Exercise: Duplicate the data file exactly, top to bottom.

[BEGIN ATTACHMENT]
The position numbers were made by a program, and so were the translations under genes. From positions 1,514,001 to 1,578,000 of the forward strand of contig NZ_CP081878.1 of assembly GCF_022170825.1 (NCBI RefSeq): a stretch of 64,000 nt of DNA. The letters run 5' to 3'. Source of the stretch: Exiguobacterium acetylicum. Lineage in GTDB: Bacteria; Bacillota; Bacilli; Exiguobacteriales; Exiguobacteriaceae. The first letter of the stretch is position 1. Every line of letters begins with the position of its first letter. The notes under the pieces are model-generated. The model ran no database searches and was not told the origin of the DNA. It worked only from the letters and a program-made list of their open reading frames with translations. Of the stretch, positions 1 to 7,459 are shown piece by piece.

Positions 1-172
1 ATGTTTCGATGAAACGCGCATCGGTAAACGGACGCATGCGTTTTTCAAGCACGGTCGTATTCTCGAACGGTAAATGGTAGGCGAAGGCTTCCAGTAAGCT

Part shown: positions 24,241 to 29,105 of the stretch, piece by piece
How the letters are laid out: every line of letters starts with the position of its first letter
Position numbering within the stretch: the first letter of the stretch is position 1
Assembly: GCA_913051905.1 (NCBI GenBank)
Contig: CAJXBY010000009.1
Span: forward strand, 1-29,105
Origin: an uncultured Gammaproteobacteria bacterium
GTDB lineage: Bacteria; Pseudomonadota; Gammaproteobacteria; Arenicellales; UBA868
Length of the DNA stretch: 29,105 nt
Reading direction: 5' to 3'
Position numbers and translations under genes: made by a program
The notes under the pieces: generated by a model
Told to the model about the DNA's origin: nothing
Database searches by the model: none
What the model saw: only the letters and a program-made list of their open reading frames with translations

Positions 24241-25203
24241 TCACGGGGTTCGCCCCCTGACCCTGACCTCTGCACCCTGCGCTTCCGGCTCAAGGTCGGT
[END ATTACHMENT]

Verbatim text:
The position numbers were made by a program, and so were the translations under genes. From positions 1,514,001 to 1,578,000 of the forward strand of contig NZ_CP081878.1 of assembly GCF_022170825.1 (NCBI RefSeq): a stretch of 64,000 nt of DNA. The letters run 5' to 3'. Source of the stretch: Exiguobacterium acetylicum. Lineage in GTDB: Bacteria; Bacillota; Bacilli; Exiguobacteriales; Exiguobacteriaceae. The first letter of the stretch is position 1. Every line of letters begins with the position of its first letter. The notes under the pieces are model-generated. The model ran no database searches and was not told the origin of the DNA. It worked only from the letters and a program-made list of their open reading frames with translations. Of the stretch, positions 1 to 7,459 are shown piece by piece.

Positions 1-172
1 ATGTTTCGATGAAACGCGCATCGGTAAACGGACGCATGCGTTTTTCAAGCACGGTCGTATTCTCGAACGGTAAATGGTAGGCGAAGGCTTCCAGTAAGCT

Part shown: positions 24,241 to 29,105 of the stretch, piece by piece
How the letters are laid out: every line of letters starts with the position of its first letter
Position numbering within the stretch: the first letter of the stretch is position 1
Assembly: GCA_913051905.1 (NCBI GenBank)
Contig: CAJXBY010000009.1
Span: forward strand, 1-29,105
Origin: an uncultured Gammaproteobacteria bacterium
GTDB lineage: Bacteria; Pseudomonadota; Gammaproteobacteria; Arenicellales; UBA868
Length of the DNA stretch: 29,105 nt
Reading direction: 5' to 3'
Position numbers and translations under genes: made by a program
The notes under the pieces: generated by a model
Told to the model about the DNA's origin: nothing
Database searches by the model: none
What the model saw: only the letters and a program-made list of their open reading frames with translations

Positions 24241-25203
24241 TCACGGGGTTCGCCCCCTGACCCTGACCTCTGCACCCTGCGCTTCCGGCTCAAGGTCGGT